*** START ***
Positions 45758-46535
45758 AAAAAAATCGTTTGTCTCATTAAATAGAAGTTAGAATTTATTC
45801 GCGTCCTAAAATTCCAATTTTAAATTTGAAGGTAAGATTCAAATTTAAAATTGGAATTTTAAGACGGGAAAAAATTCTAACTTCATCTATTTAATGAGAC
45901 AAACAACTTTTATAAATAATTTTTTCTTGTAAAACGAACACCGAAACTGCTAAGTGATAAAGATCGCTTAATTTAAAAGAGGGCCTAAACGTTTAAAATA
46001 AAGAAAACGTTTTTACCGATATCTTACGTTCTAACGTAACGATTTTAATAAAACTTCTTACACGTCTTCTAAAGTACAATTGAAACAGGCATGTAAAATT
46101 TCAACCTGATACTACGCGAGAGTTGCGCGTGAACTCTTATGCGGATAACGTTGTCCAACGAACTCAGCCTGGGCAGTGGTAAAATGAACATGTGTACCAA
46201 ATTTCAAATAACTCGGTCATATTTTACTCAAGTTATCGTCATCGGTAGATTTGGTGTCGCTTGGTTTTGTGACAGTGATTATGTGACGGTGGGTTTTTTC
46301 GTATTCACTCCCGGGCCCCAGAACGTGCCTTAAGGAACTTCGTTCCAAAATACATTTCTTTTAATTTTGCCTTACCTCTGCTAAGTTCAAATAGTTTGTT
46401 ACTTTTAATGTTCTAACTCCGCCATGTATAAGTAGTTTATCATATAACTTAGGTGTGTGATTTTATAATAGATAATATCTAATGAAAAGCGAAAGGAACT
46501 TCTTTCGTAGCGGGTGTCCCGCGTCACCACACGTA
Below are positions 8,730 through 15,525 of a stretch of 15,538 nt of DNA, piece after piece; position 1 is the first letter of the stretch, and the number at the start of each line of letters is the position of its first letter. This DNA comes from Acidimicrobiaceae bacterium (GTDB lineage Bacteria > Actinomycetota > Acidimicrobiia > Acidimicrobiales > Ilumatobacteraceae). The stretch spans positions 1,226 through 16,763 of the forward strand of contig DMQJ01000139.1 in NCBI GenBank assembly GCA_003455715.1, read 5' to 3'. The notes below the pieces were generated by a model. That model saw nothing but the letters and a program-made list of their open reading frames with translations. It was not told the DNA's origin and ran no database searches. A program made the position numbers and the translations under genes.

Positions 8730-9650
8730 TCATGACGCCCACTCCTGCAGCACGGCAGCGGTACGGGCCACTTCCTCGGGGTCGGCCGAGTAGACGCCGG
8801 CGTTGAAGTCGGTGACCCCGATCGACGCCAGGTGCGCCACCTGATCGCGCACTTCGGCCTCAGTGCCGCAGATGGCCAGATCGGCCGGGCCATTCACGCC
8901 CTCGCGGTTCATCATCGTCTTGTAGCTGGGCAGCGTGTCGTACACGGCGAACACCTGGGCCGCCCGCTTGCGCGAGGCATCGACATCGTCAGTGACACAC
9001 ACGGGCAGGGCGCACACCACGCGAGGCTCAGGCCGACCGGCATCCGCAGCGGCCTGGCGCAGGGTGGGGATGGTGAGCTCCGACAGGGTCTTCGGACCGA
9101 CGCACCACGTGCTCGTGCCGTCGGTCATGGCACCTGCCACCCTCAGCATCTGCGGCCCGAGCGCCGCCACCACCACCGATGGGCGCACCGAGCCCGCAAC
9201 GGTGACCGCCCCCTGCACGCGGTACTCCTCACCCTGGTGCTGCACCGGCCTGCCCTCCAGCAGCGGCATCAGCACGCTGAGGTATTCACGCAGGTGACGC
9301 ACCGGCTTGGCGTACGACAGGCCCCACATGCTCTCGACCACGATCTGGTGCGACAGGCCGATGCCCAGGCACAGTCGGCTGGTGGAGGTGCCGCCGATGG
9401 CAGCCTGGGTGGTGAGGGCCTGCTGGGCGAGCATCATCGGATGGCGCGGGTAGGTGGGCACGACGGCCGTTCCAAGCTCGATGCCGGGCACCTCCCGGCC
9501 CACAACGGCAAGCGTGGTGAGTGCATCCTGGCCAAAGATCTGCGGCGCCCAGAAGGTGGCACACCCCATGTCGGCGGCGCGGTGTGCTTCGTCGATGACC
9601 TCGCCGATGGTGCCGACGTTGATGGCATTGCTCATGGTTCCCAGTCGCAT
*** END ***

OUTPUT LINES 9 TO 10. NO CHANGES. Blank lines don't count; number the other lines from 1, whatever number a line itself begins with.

46401 ACTTTTAATGTTCTAACTCCGCCATGTATAAGTAGTTTATCATATAACTTAGGTGTGTGATTTTATAATAGATAATATCTAATGAAAAGCGAAAGGAACT
46501 TCTTTCGTAGCGGGTGTCCCGCGTCACCACACGTA